Rafael Nadal and Roger Federer: Where Are They?

Gregory LanzenbergCorrespondent IFebruary 21, 2011

MELBOURNE, AUSTRALIA - JANUARY 16: Rafael Nadal of Spain and Roger Federer of Switzerland enjoy the day during the 'Rally For Relief' charity exhibition match ahead of the 2011 Australian Open at Melbourne Park on January 16, 2011 in Melbourne, Australia. (Photo by Julian Finney/Getty Images)
Julian Finney/Getty Images

February and December are probably the worst months of the year in men's tennis—it is the period when the best players take a break.

Roger Federer is at a stage of his career where only Grand Slams matter, while Rafael Nadal is nursing a hamstring injury. More over, Rafa does not like to play indoors.

Relax tennis alligators, Roger is back on tour at Dubai this week, while the World number one will play the Davis Cup first round for Spain in Belgium the week after.

Meanwhile, San Jose, Marseille, Memphis, Rotterdam and the clay court tournaments in South America are played with weaker fields.

February is also the best period for all the other players to take advantage of this month.

Söderling, Roddick, Verdasco and many young players can enjoy a few weeks of the year without having the burden of having to play against the world's best.

Since Mirka Federer gave birth to twin girls, it's obvious that the man from Switzerland has different priorities.

Roger used to play at least 20 tournaments a year when he was younger. However, after winning 16 Grand Slam titles on all surfaces and having been World number one for five years, his goals are different than those of a 20-year-old.

In order to have chances at future Grand Slams, Federer must play the Masters 1000 with more conviction—at Indian Wells, Key Biscayne, Rome, Madrid, Montreal and Cincinnati.

The Swiss missed few key points last year at Roland Garros—against Söderling, Wimbledon, against Berdych and the US Open and against Djokovic—especially because he was not focused enough on those points.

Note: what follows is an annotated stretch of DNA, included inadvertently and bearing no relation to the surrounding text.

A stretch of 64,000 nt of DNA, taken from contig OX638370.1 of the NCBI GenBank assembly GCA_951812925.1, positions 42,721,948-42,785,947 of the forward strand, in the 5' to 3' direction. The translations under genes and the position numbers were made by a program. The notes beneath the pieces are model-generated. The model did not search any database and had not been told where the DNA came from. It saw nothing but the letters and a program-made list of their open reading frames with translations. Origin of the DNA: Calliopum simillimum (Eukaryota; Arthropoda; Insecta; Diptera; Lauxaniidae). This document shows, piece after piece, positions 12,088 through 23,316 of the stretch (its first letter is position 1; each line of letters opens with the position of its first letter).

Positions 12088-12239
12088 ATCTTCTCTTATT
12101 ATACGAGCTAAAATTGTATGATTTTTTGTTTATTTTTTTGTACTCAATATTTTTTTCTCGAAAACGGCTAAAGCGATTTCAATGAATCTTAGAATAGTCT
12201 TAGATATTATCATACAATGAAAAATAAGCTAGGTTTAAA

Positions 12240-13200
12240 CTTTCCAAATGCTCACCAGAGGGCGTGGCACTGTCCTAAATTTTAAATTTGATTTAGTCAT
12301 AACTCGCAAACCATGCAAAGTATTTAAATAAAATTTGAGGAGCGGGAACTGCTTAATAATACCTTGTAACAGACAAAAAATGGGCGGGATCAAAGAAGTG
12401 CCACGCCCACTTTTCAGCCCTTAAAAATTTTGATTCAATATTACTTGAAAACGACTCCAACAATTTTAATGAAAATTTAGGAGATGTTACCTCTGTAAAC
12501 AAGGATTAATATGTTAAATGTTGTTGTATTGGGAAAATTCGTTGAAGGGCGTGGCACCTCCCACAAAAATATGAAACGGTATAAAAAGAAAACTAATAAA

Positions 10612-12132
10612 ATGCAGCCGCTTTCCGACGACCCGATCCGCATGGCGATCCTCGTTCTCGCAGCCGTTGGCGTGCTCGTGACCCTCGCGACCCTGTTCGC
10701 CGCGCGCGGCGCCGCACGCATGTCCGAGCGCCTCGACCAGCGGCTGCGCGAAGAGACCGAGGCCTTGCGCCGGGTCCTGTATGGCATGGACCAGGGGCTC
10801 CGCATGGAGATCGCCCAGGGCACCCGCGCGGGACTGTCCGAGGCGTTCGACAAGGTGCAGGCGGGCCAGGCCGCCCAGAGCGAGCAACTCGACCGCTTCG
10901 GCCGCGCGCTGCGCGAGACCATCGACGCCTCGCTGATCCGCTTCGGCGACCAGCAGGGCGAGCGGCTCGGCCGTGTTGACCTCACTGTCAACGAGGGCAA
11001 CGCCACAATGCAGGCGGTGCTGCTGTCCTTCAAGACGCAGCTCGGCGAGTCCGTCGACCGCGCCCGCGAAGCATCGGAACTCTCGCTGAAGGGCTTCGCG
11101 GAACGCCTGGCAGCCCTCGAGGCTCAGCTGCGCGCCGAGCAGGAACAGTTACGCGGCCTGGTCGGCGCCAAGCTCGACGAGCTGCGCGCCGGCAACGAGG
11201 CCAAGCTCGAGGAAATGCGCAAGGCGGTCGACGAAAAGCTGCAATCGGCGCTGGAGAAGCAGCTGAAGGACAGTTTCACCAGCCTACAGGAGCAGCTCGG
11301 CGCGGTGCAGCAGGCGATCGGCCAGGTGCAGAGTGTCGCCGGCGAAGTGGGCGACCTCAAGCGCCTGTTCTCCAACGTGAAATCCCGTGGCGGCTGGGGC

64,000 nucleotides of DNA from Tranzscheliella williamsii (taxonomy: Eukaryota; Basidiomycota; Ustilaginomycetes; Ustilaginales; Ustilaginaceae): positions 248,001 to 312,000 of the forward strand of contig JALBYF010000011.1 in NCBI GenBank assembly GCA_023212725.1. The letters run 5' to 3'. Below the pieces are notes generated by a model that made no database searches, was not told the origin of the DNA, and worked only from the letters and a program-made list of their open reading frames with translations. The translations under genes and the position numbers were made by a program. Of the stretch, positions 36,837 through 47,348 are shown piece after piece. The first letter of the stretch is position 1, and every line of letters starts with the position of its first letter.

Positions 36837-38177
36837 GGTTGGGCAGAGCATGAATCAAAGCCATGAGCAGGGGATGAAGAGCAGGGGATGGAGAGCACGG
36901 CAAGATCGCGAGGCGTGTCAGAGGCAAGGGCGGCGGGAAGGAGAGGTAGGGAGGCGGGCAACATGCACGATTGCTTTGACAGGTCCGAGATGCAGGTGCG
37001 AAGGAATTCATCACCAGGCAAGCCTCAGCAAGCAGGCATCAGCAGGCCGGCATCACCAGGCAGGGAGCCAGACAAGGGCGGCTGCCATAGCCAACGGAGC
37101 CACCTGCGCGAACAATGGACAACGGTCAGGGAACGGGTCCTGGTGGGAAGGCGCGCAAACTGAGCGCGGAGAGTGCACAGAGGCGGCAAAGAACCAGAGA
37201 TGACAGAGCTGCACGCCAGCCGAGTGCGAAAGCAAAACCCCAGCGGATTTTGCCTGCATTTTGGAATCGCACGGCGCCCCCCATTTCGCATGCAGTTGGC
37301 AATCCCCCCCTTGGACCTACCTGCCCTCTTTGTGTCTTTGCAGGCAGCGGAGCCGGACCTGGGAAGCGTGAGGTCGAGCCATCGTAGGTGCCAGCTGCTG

In 2010, Federer did not play in Indian Wells and Miami with the intention of winning the tournament.

He lost to Marcos Baghdatis in the second round of Palm Springs and to Tomas Berdych in the last 16 round of Key Biscayne.

Believe it or not, these loses did not help him when crunch time happened at the French, Wimbledon and Flushing Meadows.

Therefore, under the tutelage of Paul Annacone, we should see the Swiss with much more implication this year. Federer will be making his return on the tour this week in Dubai.

Meanwhile, Rafael Nadal is preparing to defend close to 10,000 points in order to keep his number one spot.

The World Number One has learned over the years he should reduce his schedule in order to be competitive in the bigger tournaments.

Of course the hamstring injury, caught in the quarter-finals of the Australian Open, allowed the Spaniard to have a little more time to rest and prepare for the first part of the north American hard court season and the clay court swing in Europe leading up to the French Open.

Why should Nadal play in Memphis, Rotterdam, or San Jose when he knows he does not have much to gain from playing them?

Elsewhere, Novak Djokovic and Andy Murray needed to rest also after reaching the Australian Open final, with the Serb winning his second career major.

Like Nadal, Djokovic and Murray don't have much to gain from playing Rotterdam, or Marseille.

They also understand they can play well enough to be at least a semi-finalist in the Masters 1000 events, which gives more ATP points than they would receive from winning the minor events.

Who took advantage of this situation?

Sweden's Robin Söderling, who won two successive indoor events in Rotterdam and Marseille.

In the absence of the clay court king, Spain's Nicolas Almagro won two successive titles on clay in Costa do Sauipe and Buenos Aires.

Canada's Milos Raonic also made headlines over the last couple of weeks.

There was great news also from former World number one Andy Roddick, who claimed his 30th career title after struggling to beat Raonic in the final.

It's a very interesting situation because it shows who will be threatening the world's best when they compete against each other later this year.

It is not shocking news to have seen Söderling, Roddick and Almagro triumph over the last couple of weeks.

However, Milos Raonic definitely made a name for himself.

The Canadian was a picture of calm in the San Jose final, cutting world No. 9 Fernando Verdasco apart 7-6 (6), 7-6 (5). The Spaniard was eventually left cursing his luck and Raonic’s precision serve.

Playing his first ATP 500 tournament of his career, the Canadian confirmed his San Jose title by reaching the final in Memphis.

Keep in mind that the 20-year-old started his season ranked No. 156, which means he jumped 119 places over the last six weeks. He is now the World number 37.

Therefore, Raonic becomes the highest ranked Canadian singles player in the history of the ATP.

The mental attitude of this champion is stunning. Nothing seems to get him upset during a match.

He reminds me of Pete Sampras and Roger Federer attitudes on the court.

Meanwhile, the world will be watching carefully to see if Raonic can challenge Nadal, Federer, Djokovic and Murray.


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